Being that I was a nanny for nearly a decade (and having been a mother for exactly four years), I've come to think of myself as a potty-training expert. And as such, I'll impart my biggest secret: there's no such thing as a potty-training expert.
The only consistent thing I've learned is that there is no consistency, young children are feral beasts, and - should you choose to go down this road of bathroom readiness - you're going to be covered in lots and lots of pee. (A disproportionate amount to the size and hydration needs of your child, in fact.) Each kid is painfully, hilariously, exhaustingly different. What works for one (bribery, sticker charts, excessive praise) will not work with the incentives required by her sister (being naked for roughly 13 hours and being allowed to poop directly into the bathtub).
However, I can share my three tried-and-true potty training Do Nots:
DO NOT demand that your infant start training on your schedule. Listen, I know newborns in the '50s, like, came out ready to be held over toilets and it was a big source of pride whose kiddo was sans nappies the soonest, but if you're running to the bathroom with your baby every twenty minute . . . then who's training who, exactly? I don't like anyone enough to hold them over a toilet every twenty minutes. Also, this was the generation of iodine suntanning and children roaming freely in the backseat of Buicks, so is this method of bathroom elimination still the most relevant? I think we can all agree that it isn't. (Anecdotally: I once nannied for a kid whose parents took away his diapers at 18 months and enforced a strict potty schedule. He cheerfully responded to this tactic by peeing all over the bathroom walls whenever he spied a toilet. Fun!)
DO NOT do it "on their schedule" or "when they're ready." Having lived with my preschooler and toddler for enough years to make them preschool and toddler-aged has taught me a few things. Namely, that if you leave a timeline up to a little kid, nothing will ever happen. Turns out, no one ever needs to go to the bathroom. Or have their diaper changed. Or find that other sock. Go away, please.
DO NOT assume that someone else will just do it for you. Like an older sibling. Or the dog. Or a passing neighbor. The former only works if you want your younger child to think that decorating the bathroom mirror with shaving cream is part of the potty process. I've heard. Plus, big sisters get inspired in the bathroom, and this "inspiration" yields results such as fancy haircuts, lipstick tattoos, and the ol' favorite: How Far Into The Toilet Can You Reach Your Hand? (No one wins that game.)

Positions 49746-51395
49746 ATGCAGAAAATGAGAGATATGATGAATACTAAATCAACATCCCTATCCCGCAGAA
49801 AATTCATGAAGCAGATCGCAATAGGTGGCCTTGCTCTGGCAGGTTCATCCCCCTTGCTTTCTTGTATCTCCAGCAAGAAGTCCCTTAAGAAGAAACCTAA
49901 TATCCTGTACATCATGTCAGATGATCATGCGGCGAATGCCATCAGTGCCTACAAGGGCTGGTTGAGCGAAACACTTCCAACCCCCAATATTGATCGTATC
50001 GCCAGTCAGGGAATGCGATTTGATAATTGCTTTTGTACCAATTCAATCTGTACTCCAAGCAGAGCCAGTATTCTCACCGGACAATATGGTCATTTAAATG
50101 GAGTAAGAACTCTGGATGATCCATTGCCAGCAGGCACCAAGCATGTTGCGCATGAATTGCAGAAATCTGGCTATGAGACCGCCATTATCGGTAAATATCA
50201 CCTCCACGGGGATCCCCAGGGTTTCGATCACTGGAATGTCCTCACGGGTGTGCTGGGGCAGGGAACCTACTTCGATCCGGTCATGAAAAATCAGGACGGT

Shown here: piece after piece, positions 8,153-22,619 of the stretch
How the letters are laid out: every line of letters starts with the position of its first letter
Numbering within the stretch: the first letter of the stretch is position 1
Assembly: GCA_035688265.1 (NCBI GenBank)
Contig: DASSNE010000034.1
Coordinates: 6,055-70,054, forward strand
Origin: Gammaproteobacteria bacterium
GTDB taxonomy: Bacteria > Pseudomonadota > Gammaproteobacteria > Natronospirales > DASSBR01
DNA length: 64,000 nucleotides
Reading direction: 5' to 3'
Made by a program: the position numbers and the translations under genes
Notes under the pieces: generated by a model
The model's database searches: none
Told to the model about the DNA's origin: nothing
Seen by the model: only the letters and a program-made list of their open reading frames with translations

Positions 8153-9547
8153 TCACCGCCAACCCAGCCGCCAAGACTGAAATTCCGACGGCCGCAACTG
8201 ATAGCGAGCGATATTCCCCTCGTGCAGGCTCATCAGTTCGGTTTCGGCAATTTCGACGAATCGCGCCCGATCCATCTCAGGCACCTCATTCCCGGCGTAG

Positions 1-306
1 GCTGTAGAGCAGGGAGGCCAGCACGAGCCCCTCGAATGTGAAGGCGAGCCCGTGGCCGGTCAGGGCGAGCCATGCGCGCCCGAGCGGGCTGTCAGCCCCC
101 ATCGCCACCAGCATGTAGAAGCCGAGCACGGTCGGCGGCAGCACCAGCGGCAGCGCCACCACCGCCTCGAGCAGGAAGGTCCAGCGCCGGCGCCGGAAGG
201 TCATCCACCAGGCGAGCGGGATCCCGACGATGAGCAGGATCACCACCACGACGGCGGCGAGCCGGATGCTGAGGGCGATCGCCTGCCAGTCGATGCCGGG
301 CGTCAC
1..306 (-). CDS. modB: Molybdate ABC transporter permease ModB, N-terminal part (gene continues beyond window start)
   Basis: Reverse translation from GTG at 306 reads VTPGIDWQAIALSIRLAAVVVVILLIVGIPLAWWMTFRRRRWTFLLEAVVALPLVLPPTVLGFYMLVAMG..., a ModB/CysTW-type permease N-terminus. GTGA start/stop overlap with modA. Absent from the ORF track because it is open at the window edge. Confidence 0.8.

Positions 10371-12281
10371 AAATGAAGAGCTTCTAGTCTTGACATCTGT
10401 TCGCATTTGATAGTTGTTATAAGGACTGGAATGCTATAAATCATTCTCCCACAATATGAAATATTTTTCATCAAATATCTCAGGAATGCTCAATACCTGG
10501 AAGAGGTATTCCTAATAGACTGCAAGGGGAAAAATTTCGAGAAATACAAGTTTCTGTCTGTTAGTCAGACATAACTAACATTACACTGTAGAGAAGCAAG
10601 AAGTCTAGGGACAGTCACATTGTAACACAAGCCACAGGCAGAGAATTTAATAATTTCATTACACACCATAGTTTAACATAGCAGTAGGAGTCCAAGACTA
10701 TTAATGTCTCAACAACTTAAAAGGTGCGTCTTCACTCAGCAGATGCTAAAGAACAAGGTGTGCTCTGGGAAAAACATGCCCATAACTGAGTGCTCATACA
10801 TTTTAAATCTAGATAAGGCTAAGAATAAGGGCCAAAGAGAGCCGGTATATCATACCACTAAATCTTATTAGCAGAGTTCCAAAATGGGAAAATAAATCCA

I realize that this list may have all but negated the chances of your child being potty-trained in a timely fashion. These things happen. My [shaky] advice on what you should do? Treat potty training like guerrilla warfare. Jump in at the slightest chance of bathroom action and shove 'em on a toilet with a book. And then back away, hiding behind the couch until you sense that someone's about to do a naked lap around the kitchen. Talk about the bathroom process- but not too much. Enough so that your child has the basic information necessary, but not enough to think you're actually invested in the outcome.
Yes, I'm advising that you treat your little kid like the family cat.
But fear not, things will be totally fine. As every seasoned parent has ever told me, "No one ever went to high school in a diaper." Kids somehow just figure it out along the way and end up being completely good, usually slightly earlier than that.
Except for that one kid whom everyone has a memory of - the one who could never quite make it to the boys' room. But I'm sure he still grew up to be a good person.
And isn't that the ultimate goal?
That, and pee-free couches. Good luck.
Keely Flynn is a Chicago playwright, freelance writer, and blogger living with three young children, an extraordinarily tolerant husband, and two cats who just try to make it through the day without being ridden like ponies. Check out her personal blog, lollygagblog.com.
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